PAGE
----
Philip Pullman Calls For Fairer Wages For Writers

Happy Sad Queen

Philip Pullman, author of ‘His Dark Materials’ and current president of the Society of Authors, has called for writers to be rewarded with fairer wages for their work. The Society of Authors has released an open letter to publishers, pointing to a recent survey that showed the ‘median income of a professional author is now just £11,000, with only 11.5% of UK writers making a living solely from writing.’

An interesting read, though reading the publishers’ responses near the end of the article left me feeling somewhat disillusioned. The way they speak makes me think fairer wages aren’t coming to writers anytime soon. I’m seeing more and more why established authors always advise people to take the self-publishing route.

© 2016, Gavin Zanker. Licensed under a Creative Commons Attribution-NonCommercial-ShareAlike 4.0 International License.

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3 thoughts on “Philip Pullman Calls For Fairer Wages For Writers”

  1. Do you think self-publshing will help? I’m not so sure. It’s not news that the money writers make nowhere near compensates them for the quality of their work or the time they put into it. This is not peculiar to writers. Most writers I know have day jobs. They make more money from teaching and speaking and giving workshops than they do from writing. IMO this isn’t necessarily a bad thing. If their livelihood isn’t entirely dependent on their writing, they’re freer to take chances, to write for themselves rather than “the market.” Monetary value depends on what consumers are willing to pay, and most writing is not valued by most consumers. Some kinds of writing are: romances, thrillers, mysteries. If you want to write romances, thrillers, or mysteries, and if you’re able to crank out one or two or three good ones a year, and if you’re good at self-promotion and lucky to boot, you might be able to make a pretty good living. It really comes down to a choice: Do you write because you’ve got things to say and stories to tell, or do you write in order to make a living? A few get to have it both ways, but most of us have to choose.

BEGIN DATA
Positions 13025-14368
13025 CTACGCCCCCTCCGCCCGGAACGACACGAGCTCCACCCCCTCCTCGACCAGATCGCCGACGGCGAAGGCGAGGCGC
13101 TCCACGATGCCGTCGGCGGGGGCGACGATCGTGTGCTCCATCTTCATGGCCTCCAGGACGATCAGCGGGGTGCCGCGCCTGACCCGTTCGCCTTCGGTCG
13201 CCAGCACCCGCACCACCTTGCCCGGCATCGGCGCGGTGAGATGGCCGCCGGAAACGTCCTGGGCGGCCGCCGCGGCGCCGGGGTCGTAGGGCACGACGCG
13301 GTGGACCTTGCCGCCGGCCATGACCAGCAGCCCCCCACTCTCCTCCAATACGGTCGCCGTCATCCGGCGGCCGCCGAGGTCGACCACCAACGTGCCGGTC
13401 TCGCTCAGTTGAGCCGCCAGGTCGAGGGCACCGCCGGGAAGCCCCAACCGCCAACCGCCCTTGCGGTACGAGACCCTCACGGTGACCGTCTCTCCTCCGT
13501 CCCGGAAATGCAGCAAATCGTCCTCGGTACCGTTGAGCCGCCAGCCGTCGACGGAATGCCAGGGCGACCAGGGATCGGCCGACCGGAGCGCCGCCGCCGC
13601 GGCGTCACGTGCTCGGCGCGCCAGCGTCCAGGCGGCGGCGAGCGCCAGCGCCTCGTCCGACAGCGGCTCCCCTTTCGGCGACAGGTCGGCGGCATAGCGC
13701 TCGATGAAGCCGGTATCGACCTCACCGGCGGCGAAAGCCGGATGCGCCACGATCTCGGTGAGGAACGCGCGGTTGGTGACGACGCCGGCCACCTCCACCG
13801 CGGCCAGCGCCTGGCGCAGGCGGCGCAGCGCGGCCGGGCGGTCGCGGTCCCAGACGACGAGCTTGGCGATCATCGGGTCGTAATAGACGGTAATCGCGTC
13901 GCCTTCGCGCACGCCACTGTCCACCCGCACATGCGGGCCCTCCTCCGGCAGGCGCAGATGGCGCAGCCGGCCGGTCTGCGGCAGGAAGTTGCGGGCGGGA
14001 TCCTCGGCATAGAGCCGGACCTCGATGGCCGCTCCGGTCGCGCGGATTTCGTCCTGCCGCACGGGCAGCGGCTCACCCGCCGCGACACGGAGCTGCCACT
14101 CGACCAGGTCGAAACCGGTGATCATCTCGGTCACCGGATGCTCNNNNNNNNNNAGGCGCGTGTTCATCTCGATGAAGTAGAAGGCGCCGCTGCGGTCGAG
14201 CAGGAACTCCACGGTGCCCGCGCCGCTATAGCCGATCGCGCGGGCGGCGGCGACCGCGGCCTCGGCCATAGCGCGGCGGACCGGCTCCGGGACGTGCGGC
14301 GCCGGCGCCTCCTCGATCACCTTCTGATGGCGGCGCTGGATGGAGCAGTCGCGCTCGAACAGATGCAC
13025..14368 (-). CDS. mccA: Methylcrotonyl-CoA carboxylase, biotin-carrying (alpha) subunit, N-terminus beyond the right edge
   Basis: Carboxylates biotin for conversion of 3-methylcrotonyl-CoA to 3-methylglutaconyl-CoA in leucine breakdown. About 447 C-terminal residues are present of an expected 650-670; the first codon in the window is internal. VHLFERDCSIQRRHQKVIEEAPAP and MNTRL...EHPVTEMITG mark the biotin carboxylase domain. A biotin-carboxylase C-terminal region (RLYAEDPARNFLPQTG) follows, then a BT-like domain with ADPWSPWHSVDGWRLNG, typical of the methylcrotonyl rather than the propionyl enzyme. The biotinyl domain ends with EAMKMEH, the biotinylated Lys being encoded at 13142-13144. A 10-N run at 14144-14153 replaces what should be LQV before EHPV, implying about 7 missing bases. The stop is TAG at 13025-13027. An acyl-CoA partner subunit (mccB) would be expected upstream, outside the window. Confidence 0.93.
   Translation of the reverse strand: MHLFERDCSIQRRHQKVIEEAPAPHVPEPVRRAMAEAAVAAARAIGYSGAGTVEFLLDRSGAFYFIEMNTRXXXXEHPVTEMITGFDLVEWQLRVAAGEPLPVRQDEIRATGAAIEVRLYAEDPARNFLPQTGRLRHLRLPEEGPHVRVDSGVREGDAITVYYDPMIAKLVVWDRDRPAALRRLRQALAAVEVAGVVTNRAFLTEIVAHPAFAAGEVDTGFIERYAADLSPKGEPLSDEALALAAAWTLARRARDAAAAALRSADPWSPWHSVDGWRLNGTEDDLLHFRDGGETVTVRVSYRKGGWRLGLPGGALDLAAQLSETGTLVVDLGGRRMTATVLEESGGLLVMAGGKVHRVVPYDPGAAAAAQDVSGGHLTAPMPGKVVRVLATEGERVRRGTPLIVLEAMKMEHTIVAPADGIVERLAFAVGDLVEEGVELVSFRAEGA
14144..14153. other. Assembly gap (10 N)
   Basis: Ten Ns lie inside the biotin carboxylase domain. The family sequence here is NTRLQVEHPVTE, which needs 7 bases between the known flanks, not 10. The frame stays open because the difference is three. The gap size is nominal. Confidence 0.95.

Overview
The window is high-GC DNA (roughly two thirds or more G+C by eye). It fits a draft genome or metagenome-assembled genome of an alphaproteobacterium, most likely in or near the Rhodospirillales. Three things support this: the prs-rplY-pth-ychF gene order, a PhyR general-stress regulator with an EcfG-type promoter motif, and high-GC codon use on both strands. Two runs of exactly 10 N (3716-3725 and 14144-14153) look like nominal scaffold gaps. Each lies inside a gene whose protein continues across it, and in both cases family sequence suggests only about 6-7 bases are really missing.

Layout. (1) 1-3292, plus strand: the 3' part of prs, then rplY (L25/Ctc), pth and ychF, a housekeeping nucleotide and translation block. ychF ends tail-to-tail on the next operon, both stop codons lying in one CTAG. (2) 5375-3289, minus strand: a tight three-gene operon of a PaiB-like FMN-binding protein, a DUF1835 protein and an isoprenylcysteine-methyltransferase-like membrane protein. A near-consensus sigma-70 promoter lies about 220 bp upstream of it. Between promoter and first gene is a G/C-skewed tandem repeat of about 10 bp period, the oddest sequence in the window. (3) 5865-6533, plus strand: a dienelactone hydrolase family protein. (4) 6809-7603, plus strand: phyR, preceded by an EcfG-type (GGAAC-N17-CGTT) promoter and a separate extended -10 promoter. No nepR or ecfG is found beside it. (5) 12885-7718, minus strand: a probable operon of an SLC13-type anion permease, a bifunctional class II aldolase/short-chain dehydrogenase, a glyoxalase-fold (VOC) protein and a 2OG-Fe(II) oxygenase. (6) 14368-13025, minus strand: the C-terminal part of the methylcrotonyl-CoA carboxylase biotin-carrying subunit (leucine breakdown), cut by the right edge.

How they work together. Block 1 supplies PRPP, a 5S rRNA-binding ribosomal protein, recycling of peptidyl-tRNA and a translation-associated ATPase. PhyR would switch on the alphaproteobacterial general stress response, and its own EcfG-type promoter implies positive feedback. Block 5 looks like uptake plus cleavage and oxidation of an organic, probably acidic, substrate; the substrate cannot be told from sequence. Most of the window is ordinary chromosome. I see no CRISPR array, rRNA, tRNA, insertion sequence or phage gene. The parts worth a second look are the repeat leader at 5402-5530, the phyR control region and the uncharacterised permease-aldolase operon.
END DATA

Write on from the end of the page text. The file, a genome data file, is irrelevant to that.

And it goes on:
1. Great comment – you bring up a lot of valid points. I agree that writing is not something you choose do for a living unless you’re intrinsically motivated. The low money just isn’t attractive enough for most people, so like you say, they turn to teaching and speaking. Personally, I don’t mind making less money to be able to do what I love every day.

      From my research I think self-publishing will always be a much better choice if you decide to try and make a full-time living from writing books. You could be waiting months or even years to be picked up by a publisher, and even then you’re stuck with the terms they decide to give you. When you self-publish then you don’t need to sell half as many copies to take home the same amount of money due to recieving a massively higher percentage on each sale. If you’re willing to put the extra work in to your brand as an author then the potential in self-publishing is infinitely higher.

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